Just picked up my Stumpjumper Mountain Bike from the bike shop today. I was having some parts installed. This was an upgrade I initially planned when I purchased the bicycle in 2005.
First think I did was swap out the Shimano Hollowtech Crankset for a Truvativ Stylo Team Gigapipe with integrated Bottom Bracket. I use the Stylo Team on my Schwinn hardtail and it’s a great crank. It’s much stiffer that the hollowtech that came with the bike. And the integrated bottom bracket seems like it will be less trouble to keep clean.
Next, I had the shifters and rear derailer switched out. Originally I was running an XTR rear derailer with deore shifters. I never really got used to the trigger shifters. I’ve always preferred Sram’s higher end twist shifters over rapidfire. I put on new Sram X-0 shorty twist shifters and a X-O rear derailer. Again, I’ve come to rely on Sram products and their smooth shifting. I also like the fast that it is easier to skip-shift with the twist shifters. I can jump 3 rings In one twist as opposed to 3 pulls of the trigger on a trigger shifter. I’ve heard people talk about having problems with accidentally shifting when they are going over obstacles because they twist the handlebars. I’ve never had this happen in the 8+ years I’ve been riding twist shifters.
Last, I upgraded the brakes. I went from Avid V-Brakes to Avid BB7 Mechanical Disc Brakes. Initially I was planning on upgrading to Hydraulic Disc as opposed to Mechanical but from a cost-point, I decided I’d go with mechanical for now. I am running a 200mm rotor up front and a 160mm in the back (originally I installed 200mm rotors in front and back but I’ve since switched to the smaller rotor in back). I also switched out the brake levers to Avid SD Ti.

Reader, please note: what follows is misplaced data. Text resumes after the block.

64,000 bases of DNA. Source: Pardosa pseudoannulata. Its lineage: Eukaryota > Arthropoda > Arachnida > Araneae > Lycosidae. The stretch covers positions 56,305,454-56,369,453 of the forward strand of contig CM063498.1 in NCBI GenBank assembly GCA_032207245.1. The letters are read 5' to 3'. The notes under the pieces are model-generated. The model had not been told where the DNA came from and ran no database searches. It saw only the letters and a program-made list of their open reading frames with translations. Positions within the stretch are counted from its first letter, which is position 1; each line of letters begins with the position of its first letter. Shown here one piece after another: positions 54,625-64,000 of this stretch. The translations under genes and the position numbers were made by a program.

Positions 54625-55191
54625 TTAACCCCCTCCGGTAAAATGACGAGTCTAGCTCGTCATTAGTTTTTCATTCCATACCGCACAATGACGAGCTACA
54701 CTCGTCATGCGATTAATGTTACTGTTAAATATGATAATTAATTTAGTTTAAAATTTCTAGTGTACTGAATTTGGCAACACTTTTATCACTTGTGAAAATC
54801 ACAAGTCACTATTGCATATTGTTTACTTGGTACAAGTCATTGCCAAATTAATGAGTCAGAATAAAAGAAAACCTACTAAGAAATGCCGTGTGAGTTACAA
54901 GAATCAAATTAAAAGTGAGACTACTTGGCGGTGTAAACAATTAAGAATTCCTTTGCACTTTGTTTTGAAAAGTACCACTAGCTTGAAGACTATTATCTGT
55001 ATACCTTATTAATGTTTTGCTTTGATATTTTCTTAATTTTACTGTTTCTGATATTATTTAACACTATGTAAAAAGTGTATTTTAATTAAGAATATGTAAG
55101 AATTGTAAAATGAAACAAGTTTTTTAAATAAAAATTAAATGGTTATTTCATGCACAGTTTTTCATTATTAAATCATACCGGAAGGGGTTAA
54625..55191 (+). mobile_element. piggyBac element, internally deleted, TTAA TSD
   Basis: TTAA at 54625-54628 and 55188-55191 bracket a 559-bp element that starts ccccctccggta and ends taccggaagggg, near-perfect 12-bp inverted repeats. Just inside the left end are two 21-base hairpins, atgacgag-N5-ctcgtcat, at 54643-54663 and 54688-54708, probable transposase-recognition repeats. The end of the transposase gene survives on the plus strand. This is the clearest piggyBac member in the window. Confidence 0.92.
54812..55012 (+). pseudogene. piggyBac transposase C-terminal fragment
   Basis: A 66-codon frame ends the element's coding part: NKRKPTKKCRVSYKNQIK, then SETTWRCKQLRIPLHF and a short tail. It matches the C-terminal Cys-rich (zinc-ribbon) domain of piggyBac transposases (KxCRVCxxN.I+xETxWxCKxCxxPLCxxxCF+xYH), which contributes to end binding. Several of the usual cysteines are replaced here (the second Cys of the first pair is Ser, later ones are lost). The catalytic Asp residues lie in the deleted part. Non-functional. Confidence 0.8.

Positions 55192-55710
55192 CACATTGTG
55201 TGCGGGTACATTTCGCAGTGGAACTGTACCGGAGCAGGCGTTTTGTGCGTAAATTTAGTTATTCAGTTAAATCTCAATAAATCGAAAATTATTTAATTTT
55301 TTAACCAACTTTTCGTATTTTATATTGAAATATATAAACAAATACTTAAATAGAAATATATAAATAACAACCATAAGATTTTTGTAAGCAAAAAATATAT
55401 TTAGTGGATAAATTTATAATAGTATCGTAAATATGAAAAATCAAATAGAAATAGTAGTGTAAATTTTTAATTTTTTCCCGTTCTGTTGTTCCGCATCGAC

After picking up the bike I headed out to the local trail for a test run. I’ve been dying to get out to some singletrack this year. All my rides thus far this year have either been on street or crushed limestone so it was good to hit the dirt. It was a little muddy and the trails were still pretty soft from the recent rain and the cold weather we’ve had, but I was able to get in a decent ride. The bike feels great. I feel like I will still have to get used to the new components but from a first impression, I am happy with my upgrades. The Stylo Crank feels much stronger than the hollowtech. I don’t feel it creaking and flexing anymore. The Sram X-0 shifting is far more superior to my old XTR(2005 style)/Deore setup and the brakes took a little braking in but I feel like I have much more stopping power. Seems like the new components offer a pretty substantial weight difference as well.
I purchased an SE Lager back in December and been riding it quite a bit. This is my first fixed gear bicycle and I greatly enjoy the feel of it. Originally I bought this bike for the purpose of commuting to work everyday and for going on rides with friends who tend to keep a slower pace than I am used to. But every time I am going to go for a ride whether it’s 5 miles or 40 miles, my fixed gear Lager has been my first choice for anything that isn’t dirt.
This past weekend I had my first long distance ride on the Lager at 60 miles. This is also the first time I’ve been back on a rigid fork in about 8 years as well. Although I am unable to coast with the Lager and almost all decent grade climbs require me to get out of the saddle, I really haven’t had any problems. The whole no coasting thing took me awhile to get used to but after spending December through February indoors on my rollers, I was ready to hit the streets. For the first few weeks of riding it was a pretty big adjustment getting used to pedaling through bumps in the street I would usually coast through. The steel frame seems to flex a bit over the bumps to dampen the blow though. Even on crushed limestone paths the Lager handles well. I am totally sold on fixed gear riding for road.